Next, a crate which specifies [workspace] without a members key will transitively crawl path dependencies to fill in this key. This way all path dependencies (and recursively their own path dependencies) will inherently become the default value for workspace.members.

Note that these implicit relations will be subject to the same validations mentioned above for all of the explicit configuration as well.

Workspaces in practice

Many Rust projects today already have Cargo.toml at the root of a repository, and with the small addition of [workspace] in the root Cargo.toml, a workspace will be ready for all crates in that repository. For example:

  • An FFI crate with a sub-crate for FFI bindings

    Cargo.toml
    src/
    foo-sys/
      Cargo.toml
      src/
    
  • A crate with multiple in-tree dependencies

    Cargo.toml
    src/
    dep1/
      Cargo.toml
      src/
    dep2/
      Cargo.toml
      src/
    

Some examples of layouts that will require extra configuration, along with the configuration necessary, are:

  • Trees without any root crate

    crate1/
      Cargo.toml
      src/
    crate2/
      Cargo.toml
      src/
    crate3/
      Cargo.toml
      src/
    

    these crates can all join the same workspace via a Cargo.toml file at the root looking like:

    [workspace]
    members = ["crate1", "crate2", "crate3"]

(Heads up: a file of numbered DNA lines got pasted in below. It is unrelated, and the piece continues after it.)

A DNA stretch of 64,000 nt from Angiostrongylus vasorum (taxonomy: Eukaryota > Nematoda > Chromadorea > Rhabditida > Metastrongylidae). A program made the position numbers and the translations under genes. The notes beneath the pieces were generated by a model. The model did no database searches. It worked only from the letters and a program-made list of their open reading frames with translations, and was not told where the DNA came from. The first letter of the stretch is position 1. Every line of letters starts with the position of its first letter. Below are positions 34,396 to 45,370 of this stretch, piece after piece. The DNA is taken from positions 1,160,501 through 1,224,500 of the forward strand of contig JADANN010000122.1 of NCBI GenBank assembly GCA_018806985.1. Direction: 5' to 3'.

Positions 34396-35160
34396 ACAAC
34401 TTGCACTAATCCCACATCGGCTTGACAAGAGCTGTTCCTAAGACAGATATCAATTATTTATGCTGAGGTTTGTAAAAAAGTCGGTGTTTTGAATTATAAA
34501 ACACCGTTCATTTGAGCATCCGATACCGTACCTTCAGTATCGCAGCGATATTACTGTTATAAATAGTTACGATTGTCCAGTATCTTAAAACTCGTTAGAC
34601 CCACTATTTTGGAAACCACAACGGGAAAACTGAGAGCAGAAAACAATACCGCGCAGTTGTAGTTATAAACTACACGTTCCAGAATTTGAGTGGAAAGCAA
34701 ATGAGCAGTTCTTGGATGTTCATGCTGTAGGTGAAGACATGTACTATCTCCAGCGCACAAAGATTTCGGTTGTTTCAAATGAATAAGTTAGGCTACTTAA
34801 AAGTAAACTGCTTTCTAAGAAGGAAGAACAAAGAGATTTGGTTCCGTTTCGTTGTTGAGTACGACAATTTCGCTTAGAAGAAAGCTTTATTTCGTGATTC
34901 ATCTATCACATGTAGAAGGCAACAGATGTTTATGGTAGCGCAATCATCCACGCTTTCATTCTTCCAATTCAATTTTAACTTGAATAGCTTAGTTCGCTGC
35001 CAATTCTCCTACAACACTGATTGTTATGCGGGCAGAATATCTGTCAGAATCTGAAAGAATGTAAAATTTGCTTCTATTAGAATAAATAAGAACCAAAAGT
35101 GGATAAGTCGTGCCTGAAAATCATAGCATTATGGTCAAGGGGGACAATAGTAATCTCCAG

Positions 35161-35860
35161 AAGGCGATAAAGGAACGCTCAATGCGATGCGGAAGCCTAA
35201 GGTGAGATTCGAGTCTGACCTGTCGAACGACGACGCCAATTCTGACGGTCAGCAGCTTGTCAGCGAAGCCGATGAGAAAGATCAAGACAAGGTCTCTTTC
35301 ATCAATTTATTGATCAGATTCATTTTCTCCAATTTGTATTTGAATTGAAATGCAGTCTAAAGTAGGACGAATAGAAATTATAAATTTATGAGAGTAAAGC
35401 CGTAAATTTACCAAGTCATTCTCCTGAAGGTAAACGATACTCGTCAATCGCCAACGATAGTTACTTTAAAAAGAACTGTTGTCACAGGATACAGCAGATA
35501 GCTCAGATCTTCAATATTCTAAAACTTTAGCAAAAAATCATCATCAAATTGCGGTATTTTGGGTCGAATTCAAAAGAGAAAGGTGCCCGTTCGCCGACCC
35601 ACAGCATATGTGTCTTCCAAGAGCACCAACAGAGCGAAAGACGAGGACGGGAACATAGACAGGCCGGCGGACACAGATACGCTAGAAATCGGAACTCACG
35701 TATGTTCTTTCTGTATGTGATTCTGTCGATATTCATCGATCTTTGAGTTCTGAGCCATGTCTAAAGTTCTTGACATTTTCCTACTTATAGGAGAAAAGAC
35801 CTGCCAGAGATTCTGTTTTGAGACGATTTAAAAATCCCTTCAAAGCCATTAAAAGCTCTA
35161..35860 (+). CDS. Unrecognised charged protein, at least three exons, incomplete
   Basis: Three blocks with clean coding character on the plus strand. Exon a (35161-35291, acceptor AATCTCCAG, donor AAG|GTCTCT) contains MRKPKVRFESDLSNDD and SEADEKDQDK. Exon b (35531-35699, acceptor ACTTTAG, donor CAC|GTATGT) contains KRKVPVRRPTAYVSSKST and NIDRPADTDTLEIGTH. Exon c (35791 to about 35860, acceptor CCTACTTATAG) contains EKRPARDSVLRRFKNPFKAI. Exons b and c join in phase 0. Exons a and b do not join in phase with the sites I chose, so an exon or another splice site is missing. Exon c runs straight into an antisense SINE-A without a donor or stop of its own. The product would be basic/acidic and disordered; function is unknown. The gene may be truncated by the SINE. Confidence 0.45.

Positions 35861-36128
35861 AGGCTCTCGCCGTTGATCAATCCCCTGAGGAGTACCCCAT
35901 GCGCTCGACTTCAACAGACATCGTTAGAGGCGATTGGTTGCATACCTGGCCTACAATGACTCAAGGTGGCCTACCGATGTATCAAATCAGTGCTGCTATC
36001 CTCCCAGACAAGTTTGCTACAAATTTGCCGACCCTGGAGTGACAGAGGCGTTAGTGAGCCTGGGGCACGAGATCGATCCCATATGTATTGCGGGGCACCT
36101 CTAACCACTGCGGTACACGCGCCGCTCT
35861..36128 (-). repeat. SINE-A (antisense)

• Trees with multiple workspaces

    ws1/
      crate1/
        Cargo.toml
        src/
      crate2/
        Cargo.toml
        src/
    ws2/
      Cargo.toml
      src/
      crate3/
        Cargo.toml
        src/
    

    The two workspaces here can be configured by placing the following in the manifests:

    # ws1/Cargo.toml
    [workspace]
    members = ["crate1", "crate2"]
    # ws2/Cargo.toml
    [workspace]
  • Trees with non-hierarchical workspaces

    root/
      Cargo.toml
      src/
    crates/
      crate1/
        Cargo.toml
        src/
      crate2/
        Cargo.toml
        src/
    

    The workspace here can be configured by placing the following in the manifests:

    # root/Cargo.toml
    #
    # Note that `members` aren't necessary if these are otherwise path
    # dependencies.
    [workspace]
    members = ["../crates/crate1", "../crates/crate2"]
    # crates/crate1/Cargo.toml
    [package]
    workspace = "../../root"
    # crates/crate2/Cargo.toml
    [package]
    workspace = "../../root"

Projects like the compiler will likely need exhaustively explicit configuration. The rust repo conceptually has two workspaces, the standard library and the compiler, and these would need to be manually configured with workspace.members and package.workspace keys amongst all crates.

Lockfile and override interactions

One of the main features of a workspace is that only one Cargo.lock is generated for the entire workspace. This lock file can be affected, however, with both [replace] overrides as well as paths overrides.